Things like: if the evidence is incontrovertible that antibiotics simply don’t benefit patients with acute bronchitis, why are we taught to prescribe it?

If evidence indicates no net benefit for Tamiflu, why are we taught to use it?

Why are we taught to use thrombolytics for acute ischemic stroke when evidence shows they don’t help a single patient?

If there’s no advantage to using PSA to screen for prostate cancer

Well, you get the picture.

I spend hours every day learning, memorizing, absorbing all the details of development, anatomy and physiology of different body systems, what can go wrong, and how to treat it when that ‘wrong’ becomes reality. I enjoy (truly) every moment of this learning experience. But then there’s the whiplash of seeing patients with bronchitis, grossly enlarged prostate, or pharyngitis and watching docs cite the latest research and say something like, “The evidence shows that we could actually cause more harm than good by treating this with antibiotics …. With very few exceptions, your body really will take care of the infection.”

What’s even worse is watching docs prescribe treatments that they know have no benefit, because their employer has published the protocol, or because they’re afraid of litigation.

Holding both treat, or don’t treat, in my head at the same time sometimes makes me a little twitchy. I’ll admit, as a baby-boomer I’m thoroughly immersed in the belief that there’s a pill for just about everything, and its been tough to let that go. So in some ways, I’m much more comfortable memorizing lists of medications to treat various disease states. Yet I keep coming back to what I experience out there in the real world of patient care, learning from docs who are providing the very best care possible to their patients.

Perhaps by the time I’m a practicing physician, the pendulum will have swung back the other way. But I find myself hoping not. I dream of being part of a medical profession that intervenes rarely, that prescribes only when the evidence is incontrovertible that the benefits outweigh the risks, and that truly has the overall best interests of the patient in mind at every moment. I’m idealistic enough to believe I can help make that happen.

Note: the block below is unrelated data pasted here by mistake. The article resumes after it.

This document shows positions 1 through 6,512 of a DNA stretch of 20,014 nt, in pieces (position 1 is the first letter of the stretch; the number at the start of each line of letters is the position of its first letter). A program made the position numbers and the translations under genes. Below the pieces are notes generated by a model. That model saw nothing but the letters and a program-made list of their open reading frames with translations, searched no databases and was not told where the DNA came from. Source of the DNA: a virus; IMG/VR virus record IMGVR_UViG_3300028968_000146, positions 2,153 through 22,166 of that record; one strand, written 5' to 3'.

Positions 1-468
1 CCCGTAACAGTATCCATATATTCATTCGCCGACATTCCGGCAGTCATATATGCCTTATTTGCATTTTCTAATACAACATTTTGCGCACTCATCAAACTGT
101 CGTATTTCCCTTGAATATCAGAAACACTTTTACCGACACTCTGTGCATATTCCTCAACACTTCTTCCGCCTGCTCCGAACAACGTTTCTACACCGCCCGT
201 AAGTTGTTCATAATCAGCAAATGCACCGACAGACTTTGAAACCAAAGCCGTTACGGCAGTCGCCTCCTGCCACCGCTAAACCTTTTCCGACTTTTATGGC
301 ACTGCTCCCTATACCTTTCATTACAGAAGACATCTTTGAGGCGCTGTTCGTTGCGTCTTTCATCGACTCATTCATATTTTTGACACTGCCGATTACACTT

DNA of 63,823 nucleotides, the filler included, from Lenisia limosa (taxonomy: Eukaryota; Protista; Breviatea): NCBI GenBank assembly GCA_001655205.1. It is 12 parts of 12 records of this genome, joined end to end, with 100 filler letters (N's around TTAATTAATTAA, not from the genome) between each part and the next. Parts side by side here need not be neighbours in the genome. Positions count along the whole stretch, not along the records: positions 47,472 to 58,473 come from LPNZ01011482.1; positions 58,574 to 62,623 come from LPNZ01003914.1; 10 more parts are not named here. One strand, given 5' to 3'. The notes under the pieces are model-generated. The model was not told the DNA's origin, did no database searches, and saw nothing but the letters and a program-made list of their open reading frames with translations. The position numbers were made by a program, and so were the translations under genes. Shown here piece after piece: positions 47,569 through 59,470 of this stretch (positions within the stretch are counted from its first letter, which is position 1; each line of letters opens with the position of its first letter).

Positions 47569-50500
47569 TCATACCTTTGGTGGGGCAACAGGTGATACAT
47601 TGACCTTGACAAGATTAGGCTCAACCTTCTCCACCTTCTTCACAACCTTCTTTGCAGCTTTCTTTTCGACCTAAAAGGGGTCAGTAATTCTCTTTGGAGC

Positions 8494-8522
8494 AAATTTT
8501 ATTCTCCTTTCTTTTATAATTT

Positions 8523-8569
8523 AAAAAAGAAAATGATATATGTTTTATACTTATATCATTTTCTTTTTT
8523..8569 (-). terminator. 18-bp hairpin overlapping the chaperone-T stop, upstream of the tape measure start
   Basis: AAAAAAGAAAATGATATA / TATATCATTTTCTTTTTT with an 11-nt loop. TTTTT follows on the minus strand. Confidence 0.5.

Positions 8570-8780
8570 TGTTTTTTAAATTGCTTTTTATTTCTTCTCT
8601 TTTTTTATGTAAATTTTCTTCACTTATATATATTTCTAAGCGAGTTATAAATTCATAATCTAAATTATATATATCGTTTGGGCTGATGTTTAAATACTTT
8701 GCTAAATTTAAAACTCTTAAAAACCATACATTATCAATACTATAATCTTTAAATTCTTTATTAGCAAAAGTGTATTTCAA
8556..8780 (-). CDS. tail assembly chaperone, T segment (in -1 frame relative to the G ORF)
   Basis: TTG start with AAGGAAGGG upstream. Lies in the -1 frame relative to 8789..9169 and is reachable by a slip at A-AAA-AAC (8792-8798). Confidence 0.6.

I consider myself pretty dang tough. Over the last couple of decades, I’ve honed skills of determination, introspection, and time management. I’ve learned which goals are super important to me and what I’m willing to do to achieve them. And I’ve told myself for years that I’m not swayed much by circumstance especially when it comes to issues that are important to me.

Then last night happened.

Working at the hospital as a medical student gives me the almost indescribably wonderful advantage of learning all about emergency medical care, with few of the stresses I’ll experience as a 3rd or 4th year during rotations. Since I’m a first year student, I get teased often when my typical answer is “I don’t know”, and my mentor and other docs seem to enjoy the prospect of having me as their captive audience to teach. I’ve been exposed to several different styles of practicing emergency medicine, and many different doctor personalities.

Last night was an eye-opening experience. As the typical non-emergent patients began their journey through our Emergency Department, I found myself surrounded by frustrated physicians. Maybe it was just an ‘off-day’ for them. Maybe last night was the end of a long week of shifts. Maybe this patient was the 47th who had come in with nebulous pain complaints and no definable injury or illness. Maybe frustrations over endless bureaucratic paperwork and pointless busywork were spilling over onto the patients who didn’t know where else to go.

I don’t know why. And bottom line it doesn’t matter. All I know is that as the evening wore on, I found myself joining in with eye-rolls and jokes about the intelligence levels of those allowed to procreate. I felt a growing internal battle over my drive to always deliver compassionate care, and a sarcastic almost jaded attitude toward those asking for that care. And I watched as I laughed at the jokes, added a few of my own, and mentally excused times when caregivers ignored requests or talked over a patient trying to find a way to express themselves.

And today, thinking about last night makes me uncomfortable. Not that there were jokes and sarcasm – lord knows there needs to be an element of humor in medical care to help balance out all the seriousness. But what bothers me in hindsight is how quickly I allowed myself to be drawn in to an attitude of jaded pessimism.

That’s not me.

Not only am I not a “follower”, but I have some bottom-line standards that I hold myself to. Always before I’ve been able to simply observe when I saw behavior that nudged close to the invisible line, reminding myself that I could learn from each encounter even if the person I was observing was practicing medicine differently than I would choose to.

So now… now, I get to raise the bar. For myself. I get to remind myself that I can be swayed by those around me, even against my own internal standards, if I’m not careful.

From my life experience I know that only so long as I remain conscious of potential pitfalls can I guard against waking up one day only to discover that I’ve become one of “those” docs who seems to genuinely dislike their job.

I’m grateful for the lesson this early in my medical school journey.